Join common groups and follow companies
Join industry groups, alumni associations, local organizations that they are also members of. Follow and actively engage with their current and former employers. Being more involved in areas of shared interest gives you more reasons to connect.
Comment on and like their posts
Interact with their posts, articles, updates, media, etc. Share positive feedback and insights. Ask thoughtful follow up questions to continue conversations. Become a familiar positive presence in their feed and network community.
Connect in person if possible
Try meeting in person at industry events, conferences, trade shows, seminars, networking happy hours, etc. Making a personal connection in the real world can be more powerful than any online outreach. Get introduced through mutual contacts.
Don’t take it personally if rejected
Understand that not everyone will want to connect, even if you do everything “right.” Don’t take it personally. Respect their space and preferences. Maintain a polite and professional attitude. You never know when your paths may cross again down the road.
Demonstrate shared values and priorities
Beyond just similar jobs and interests, highlight shared outlooks on business, leadership, innovation, company culture, social impact, etc. Connecting deeper on beliefs, causes, and vision builds stronger relationships rooted in common values.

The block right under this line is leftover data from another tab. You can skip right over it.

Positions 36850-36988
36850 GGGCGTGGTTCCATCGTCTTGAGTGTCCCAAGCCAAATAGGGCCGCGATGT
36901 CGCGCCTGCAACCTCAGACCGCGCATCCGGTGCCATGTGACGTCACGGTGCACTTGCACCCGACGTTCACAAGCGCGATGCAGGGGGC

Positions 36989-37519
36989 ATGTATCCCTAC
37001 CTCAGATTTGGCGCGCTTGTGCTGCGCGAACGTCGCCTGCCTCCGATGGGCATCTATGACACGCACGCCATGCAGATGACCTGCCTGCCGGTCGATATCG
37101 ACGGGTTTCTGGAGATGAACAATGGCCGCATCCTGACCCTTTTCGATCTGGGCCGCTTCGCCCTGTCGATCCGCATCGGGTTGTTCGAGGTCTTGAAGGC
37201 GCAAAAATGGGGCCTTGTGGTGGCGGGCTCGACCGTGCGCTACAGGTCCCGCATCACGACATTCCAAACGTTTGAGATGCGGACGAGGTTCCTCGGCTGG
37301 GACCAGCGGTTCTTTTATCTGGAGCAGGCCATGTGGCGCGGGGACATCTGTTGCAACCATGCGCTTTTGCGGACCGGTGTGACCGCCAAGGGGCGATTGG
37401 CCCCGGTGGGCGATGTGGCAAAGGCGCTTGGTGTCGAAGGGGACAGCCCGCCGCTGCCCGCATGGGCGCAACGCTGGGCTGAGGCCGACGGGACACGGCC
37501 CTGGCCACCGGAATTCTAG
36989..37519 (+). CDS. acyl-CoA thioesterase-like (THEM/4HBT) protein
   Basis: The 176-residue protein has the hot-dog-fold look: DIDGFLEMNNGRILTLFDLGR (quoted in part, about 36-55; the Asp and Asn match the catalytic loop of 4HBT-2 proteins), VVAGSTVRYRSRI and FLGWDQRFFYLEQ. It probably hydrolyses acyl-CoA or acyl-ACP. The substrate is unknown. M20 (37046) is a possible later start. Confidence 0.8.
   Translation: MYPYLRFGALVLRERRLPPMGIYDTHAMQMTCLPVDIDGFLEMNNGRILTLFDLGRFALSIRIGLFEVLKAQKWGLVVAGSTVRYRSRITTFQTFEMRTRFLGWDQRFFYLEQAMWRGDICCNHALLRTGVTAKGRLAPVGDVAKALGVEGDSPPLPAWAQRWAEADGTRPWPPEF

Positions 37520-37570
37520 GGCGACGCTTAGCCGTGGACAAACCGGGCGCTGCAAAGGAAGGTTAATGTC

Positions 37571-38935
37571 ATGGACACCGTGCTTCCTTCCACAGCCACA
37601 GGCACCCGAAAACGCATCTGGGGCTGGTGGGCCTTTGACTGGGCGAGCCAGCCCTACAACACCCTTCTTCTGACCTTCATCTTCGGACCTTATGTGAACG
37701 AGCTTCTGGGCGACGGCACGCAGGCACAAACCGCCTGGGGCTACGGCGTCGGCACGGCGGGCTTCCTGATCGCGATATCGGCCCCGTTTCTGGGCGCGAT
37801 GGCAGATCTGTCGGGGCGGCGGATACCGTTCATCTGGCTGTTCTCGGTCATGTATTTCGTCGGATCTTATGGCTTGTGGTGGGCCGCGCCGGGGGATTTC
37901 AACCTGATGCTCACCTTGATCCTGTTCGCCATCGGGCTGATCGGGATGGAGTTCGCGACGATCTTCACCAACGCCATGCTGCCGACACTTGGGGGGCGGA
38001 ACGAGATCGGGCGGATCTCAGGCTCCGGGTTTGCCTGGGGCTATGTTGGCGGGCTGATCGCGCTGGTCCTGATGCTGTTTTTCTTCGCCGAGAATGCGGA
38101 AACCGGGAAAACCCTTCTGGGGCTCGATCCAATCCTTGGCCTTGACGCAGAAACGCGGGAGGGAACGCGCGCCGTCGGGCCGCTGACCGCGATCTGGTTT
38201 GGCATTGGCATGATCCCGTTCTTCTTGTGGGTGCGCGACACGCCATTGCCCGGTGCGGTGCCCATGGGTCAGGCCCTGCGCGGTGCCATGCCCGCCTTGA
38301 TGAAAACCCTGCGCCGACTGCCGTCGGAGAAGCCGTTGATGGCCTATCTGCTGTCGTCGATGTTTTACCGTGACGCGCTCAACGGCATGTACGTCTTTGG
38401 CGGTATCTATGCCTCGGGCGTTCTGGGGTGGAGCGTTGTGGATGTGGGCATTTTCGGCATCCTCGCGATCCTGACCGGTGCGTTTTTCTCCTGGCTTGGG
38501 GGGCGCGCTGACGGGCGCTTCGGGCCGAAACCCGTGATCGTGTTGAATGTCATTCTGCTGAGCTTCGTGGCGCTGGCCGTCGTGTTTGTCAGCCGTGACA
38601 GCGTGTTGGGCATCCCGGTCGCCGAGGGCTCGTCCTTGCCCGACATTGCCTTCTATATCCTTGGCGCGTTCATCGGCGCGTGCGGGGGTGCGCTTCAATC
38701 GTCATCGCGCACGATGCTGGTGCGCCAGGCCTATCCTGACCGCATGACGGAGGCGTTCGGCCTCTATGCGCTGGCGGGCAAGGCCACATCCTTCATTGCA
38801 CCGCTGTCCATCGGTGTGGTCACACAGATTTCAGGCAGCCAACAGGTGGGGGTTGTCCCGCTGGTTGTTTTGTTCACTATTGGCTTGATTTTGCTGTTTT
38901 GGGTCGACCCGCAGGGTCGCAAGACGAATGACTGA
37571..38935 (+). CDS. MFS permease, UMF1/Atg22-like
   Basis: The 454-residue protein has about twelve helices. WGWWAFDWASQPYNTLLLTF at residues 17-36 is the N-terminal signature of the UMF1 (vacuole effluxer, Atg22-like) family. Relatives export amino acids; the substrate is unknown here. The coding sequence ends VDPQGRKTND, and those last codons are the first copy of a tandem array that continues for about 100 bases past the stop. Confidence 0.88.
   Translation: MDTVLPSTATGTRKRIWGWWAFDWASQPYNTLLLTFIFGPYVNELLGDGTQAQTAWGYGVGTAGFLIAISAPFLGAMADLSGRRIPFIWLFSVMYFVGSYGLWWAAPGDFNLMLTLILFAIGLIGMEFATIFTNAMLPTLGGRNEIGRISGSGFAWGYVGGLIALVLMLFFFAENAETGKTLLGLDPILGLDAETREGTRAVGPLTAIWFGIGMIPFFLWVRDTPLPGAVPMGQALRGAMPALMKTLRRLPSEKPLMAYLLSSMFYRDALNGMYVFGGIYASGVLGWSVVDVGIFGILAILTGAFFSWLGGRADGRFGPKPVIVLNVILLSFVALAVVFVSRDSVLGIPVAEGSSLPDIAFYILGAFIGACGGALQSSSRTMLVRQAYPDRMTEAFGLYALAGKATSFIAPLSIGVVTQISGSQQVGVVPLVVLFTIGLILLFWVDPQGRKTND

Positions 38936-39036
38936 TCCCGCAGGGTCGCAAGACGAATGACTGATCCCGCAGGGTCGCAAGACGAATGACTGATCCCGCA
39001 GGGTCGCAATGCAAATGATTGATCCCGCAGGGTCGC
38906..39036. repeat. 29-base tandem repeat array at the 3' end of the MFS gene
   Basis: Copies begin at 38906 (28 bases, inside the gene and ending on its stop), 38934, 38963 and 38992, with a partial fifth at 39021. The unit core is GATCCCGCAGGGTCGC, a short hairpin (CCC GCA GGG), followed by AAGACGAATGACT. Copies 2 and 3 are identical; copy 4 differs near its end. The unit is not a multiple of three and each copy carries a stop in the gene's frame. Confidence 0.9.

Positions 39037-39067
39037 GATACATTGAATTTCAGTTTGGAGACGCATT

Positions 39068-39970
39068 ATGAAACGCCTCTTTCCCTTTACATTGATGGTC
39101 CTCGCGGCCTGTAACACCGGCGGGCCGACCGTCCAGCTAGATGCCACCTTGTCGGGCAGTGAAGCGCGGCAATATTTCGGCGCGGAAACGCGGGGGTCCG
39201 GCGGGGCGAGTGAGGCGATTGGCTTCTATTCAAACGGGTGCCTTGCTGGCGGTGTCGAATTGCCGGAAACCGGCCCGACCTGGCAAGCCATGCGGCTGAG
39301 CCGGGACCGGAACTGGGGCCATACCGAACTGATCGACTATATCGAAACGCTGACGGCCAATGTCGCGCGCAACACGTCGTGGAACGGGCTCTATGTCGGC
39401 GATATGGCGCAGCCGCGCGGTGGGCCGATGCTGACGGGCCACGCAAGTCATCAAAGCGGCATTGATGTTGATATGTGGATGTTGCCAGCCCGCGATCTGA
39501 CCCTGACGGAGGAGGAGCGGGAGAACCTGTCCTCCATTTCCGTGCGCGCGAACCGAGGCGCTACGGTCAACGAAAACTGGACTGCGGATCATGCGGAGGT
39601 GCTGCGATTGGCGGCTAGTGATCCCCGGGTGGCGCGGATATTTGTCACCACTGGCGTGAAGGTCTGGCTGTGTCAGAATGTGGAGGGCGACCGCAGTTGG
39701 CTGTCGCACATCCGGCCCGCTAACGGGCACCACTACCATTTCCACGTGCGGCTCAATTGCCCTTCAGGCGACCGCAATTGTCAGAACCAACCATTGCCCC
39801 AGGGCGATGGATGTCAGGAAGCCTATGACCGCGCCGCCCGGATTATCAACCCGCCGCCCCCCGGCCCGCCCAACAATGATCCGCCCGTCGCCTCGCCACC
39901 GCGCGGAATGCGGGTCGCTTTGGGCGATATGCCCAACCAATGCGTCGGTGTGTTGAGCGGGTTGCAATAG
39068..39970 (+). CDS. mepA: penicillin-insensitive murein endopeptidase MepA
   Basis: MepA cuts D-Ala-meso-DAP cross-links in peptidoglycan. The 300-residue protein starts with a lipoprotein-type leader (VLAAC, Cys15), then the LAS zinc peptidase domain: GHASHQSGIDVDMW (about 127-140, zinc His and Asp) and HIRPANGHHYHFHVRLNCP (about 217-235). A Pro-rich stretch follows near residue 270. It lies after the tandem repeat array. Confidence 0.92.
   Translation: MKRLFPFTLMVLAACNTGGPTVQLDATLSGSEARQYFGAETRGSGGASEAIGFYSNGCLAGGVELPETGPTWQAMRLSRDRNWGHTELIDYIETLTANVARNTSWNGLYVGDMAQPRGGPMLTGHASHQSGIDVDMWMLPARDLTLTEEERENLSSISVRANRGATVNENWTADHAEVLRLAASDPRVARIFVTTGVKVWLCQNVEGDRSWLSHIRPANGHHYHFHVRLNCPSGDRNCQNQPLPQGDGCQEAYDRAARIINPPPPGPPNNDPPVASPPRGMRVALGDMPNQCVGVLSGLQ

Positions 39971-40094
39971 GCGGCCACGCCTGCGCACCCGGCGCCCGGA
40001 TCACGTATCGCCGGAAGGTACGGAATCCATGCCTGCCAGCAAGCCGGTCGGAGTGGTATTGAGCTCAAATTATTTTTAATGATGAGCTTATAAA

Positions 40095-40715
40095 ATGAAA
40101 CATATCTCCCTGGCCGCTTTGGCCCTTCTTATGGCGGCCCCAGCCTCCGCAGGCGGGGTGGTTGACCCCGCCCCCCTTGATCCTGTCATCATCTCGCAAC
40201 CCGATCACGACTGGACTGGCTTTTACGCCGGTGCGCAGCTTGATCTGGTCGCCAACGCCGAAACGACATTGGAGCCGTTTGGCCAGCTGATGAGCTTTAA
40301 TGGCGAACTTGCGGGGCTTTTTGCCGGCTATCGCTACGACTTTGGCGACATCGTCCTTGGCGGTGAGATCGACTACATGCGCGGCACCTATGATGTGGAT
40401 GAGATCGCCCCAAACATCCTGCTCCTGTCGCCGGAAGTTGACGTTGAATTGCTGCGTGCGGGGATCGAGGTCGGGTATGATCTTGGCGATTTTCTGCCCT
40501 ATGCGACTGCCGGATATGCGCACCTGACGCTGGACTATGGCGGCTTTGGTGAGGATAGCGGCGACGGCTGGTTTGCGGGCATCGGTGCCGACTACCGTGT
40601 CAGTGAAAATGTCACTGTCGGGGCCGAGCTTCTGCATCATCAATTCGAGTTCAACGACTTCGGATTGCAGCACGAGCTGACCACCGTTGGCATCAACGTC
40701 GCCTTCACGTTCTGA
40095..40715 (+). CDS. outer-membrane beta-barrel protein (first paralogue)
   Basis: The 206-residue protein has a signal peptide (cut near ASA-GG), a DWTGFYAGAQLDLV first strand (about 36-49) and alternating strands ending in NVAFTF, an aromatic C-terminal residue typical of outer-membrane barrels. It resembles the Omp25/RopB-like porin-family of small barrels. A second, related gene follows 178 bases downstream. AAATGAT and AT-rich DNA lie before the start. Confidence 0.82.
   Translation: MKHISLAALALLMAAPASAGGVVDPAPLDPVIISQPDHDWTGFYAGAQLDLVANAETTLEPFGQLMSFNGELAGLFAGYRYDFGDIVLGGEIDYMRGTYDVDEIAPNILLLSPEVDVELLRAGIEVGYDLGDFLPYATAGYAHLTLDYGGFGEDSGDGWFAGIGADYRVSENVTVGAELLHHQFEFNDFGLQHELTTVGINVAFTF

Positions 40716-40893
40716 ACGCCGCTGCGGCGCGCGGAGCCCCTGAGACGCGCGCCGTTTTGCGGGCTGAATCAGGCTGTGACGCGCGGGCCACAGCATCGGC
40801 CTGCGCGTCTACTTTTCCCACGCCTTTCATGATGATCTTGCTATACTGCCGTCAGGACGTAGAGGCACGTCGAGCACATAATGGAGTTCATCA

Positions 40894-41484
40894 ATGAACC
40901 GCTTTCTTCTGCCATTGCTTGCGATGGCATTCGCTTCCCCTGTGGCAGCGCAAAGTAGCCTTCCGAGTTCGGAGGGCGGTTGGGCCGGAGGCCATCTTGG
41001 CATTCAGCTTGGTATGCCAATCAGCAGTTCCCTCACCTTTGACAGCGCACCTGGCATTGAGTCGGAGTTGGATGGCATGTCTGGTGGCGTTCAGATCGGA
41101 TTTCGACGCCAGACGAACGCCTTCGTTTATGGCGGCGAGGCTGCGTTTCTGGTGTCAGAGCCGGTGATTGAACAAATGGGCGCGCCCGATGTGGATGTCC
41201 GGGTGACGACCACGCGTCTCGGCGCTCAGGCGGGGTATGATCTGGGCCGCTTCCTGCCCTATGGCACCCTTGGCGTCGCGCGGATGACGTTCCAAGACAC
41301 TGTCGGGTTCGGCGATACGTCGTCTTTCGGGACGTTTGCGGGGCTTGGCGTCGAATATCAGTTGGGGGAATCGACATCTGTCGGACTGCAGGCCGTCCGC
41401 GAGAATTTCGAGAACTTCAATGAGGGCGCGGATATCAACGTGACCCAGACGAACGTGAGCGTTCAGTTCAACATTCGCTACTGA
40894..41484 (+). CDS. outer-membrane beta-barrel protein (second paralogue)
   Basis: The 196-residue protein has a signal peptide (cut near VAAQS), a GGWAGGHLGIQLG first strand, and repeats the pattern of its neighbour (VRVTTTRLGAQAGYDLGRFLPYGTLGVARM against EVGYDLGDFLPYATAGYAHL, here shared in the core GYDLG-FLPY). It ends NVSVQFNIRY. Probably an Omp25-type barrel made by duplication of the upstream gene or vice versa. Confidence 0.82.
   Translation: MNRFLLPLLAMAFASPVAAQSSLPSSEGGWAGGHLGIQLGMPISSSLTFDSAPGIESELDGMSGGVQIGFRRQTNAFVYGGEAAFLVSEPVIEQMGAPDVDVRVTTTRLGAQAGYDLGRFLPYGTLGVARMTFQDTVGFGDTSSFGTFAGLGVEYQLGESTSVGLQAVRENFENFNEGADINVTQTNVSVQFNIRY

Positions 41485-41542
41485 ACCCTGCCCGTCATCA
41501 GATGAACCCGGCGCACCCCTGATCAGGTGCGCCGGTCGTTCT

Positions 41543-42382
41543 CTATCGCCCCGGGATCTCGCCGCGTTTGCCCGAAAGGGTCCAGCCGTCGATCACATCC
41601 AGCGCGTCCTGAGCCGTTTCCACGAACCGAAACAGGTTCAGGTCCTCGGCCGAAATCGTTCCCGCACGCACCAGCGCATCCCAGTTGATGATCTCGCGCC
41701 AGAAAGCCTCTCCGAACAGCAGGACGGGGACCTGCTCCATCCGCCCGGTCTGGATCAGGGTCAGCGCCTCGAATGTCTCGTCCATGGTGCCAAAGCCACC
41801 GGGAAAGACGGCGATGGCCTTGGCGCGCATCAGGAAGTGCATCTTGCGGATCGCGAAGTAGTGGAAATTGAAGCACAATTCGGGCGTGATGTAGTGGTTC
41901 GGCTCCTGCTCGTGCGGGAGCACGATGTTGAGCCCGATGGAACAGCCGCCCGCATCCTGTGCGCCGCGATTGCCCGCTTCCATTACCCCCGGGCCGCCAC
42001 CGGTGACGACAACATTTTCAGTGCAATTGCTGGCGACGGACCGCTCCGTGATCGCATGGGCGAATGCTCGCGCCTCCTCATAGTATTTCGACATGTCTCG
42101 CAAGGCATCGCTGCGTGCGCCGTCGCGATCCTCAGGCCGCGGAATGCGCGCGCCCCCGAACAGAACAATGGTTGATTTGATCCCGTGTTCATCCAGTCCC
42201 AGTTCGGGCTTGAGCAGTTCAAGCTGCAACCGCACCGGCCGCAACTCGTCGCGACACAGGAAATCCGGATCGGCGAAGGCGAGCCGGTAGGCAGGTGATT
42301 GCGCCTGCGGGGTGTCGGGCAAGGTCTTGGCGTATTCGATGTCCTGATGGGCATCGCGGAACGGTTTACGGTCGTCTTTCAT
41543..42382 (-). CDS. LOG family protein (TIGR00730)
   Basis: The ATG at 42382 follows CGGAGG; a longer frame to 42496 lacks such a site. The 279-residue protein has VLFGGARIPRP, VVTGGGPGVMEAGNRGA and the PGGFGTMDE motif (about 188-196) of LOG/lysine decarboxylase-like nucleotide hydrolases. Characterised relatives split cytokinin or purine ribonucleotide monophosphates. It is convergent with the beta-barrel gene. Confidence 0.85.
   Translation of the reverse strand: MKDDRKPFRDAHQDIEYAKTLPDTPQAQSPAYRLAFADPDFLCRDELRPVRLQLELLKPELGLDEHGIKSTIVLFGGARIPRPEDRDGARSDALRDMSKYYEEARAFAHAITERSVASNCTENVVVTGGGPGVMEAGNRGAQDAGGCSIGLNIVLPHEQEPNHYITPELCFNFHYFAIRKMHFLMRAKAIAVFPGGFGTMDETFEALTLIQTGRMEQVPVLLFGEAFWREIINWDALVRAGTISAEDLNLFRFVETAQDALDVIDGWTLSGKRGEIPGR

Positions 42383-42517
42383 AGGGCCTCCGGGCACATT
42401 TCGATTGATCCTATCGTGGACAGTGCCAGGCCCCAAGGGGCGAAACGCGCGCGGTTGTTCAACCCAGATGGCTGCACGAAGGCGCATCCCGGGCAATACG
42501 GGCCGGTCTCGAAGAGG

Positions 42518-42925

Focus on quality over quantity of connections
Don’t spam every contact you can. Prioritize quality connections with mutually aligned people you can build strategic relationships with over the long-term. Nurture a targeted network of meaningful, high-value contacts.
In summary, when connecting on LinkedIn, focus on personalization, adding value, sharing common interests, and relationship-building over self-promotion. With persistence, patience, and a genuine desire to engage authentically, you can establish productive networking contacts that advance your career and business opportunities.